s/y Nine of Cups
Fort Smith National Historic Site - Arkansas
August 2012
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First established in 1817, the original log and stone fort was built under orders of President Jefferson for keeping peace with and between the Indian tribes. The fort was
abandoned and left to deteriorate when troops moved farther west. It was during this period that the "Trail of Tears" occurred in the government's misguided attempt to relocate
tribes. The second Fort Smith was built to defend settlers against Indian attacks (go figure, the locals would be upset by having their land taken). The Union took control of the
fort during the Civil War. Subsequently, as the country grew and expanded westward, the Fort was used as a Federal court and prison. The site was established in 1961 in order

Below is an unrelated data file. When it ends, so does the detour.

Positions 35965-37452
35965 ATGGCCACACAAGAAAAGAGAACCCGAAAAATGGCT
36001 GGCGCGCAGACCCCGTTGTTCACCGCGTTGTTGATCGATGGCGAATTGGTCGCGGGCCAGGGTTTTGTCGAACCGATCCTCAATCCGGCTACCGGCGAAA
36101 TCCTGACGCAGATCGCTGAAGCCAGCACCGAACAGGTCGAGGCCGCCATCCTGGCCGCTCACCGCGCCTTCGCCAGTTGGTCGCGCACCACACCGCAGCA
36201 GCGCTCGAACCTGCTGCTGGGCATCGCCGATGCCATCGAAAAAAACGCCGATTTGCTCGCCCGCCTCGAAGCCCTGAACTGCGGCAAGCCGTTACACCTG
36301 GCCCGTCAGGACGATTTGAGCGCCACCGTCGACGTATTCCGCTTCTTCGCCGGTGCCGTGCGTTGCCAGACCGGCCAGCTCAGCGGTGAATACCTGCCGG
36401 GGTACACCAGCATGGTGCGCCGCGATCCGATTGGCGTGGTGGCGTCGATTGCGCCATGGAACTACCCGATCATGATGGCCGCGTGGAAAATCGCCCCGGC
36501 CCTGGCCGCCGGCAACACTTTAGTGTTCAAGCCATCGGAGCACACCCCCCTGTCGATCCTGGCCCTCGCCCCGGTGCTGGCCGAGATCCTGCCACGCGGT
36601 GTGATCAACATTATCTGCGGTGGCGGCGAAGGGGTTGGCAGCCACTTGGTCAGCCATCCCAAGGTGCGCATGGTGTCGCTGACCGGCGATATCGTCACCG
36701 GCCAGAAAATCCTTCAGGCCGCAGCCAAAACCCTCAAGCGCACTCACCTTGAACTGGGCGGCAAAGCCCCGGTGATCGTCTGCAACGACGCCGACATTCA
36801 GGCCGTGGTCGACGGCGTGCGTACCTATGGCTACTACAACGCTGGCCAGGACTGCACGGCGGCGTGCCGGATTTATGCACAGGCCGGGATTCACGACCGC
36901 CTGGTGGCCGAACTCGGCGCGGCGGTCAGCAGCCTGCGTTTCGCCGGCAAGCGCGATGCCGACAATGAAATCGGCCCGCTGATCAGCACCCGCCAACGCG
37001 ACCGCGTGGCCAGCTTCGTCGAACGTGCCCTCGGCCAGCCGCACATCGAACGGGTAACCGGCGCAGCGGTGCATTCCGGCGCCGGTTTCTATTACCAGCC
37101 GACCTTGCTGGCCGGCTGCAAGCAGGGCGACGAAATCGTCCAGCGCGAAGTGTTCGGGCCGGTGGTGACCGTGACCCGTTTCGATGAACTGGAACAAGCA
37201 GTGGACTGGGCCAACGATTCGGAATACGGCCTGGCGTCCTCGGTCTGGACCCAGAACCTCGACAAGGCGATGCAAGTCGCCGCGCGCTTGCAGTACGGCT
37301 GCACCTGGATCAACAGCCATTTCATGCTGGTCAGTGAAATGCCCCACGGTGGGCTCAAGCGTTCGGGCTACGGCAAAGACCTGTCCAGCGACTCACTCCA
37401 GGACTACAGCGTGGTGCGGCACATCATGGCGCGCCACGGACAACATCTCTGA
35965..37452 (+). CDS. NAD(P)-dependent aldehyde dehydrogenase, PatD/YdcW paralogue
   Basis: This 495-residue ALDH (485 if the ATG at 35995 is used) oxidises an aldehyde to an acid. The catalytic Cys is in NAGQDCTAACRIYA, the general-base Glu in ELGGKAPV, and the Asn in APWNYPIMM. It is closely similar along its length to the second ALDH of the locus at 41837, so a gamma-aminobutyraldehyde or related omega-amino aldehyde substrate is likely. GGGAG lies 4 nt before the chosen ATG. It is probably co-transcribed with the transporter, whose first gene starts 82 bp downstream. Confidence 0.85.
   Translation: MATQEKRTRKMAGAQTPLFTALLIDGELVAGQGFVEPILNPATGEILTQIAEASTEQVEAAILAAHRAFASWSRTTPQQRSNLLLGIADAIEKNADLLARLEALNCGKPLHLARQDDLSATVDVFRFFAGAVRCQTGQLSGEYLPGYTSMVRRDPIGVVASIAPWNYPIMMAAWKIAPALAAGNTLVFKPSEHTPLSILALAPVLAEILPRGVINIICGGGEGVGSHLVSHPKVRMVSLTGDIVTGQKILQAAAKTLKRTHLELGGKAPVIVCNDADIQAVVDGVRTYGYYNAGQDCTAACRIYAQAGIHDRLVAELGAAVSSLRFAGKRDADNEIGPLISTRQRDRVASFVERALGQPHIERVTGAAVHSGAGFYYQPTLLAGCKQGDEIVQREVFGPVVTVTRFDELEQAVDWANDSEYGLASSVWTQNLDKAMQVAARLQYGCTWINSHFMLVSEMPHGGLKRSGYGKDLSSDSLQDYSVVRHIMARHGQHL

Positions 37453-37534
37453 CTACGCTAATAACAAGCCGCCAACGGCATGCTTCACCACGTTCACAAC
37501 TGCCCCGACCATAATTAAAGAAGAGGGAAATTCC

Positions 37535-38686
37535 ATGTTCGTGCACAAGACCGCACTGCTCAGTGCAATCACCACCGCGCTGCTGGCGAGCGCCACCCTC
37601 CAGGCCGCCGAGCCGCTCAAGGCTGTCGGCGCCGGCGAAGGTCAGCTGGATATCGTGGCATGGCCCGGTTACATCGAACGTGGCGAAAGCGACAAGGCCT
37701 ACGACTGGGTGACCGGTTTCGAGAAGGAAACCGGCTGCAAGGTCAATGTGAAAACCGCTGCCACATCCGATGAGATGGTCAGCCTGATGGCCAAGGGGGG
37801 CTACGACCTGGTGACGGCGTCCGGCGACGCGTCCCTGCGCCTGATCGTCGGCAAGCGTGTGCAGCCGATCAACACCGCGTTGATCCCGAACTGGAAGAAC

to protect the remains of two 19th-century U.S. military forts. Above, the brick building as the Federal Court and prison area, now the Visitor's Center.  The stone building, far
right, was the barracks.
The Visitor's Center offered a short orientation film and then two floors of displays and exhibits explaining the history of  Fort Smith over the
past two centuries. When used as a Federal Court and prison, the jail above was called "The Hell-on-the-Border" Jail due to the crowded,
inhuman conditions which existed when 50+ people (men and women) were crammed into this small space.
Corruption and graft prevailed in the
Arkansas Territory until the "hanging
judge", Isaac C. Parker was appointed as
Federal Judge in the area. Despite his
name, he tried over 13,000 cases and
only 79 people were actually hanged.
David inspects the trapdoors on the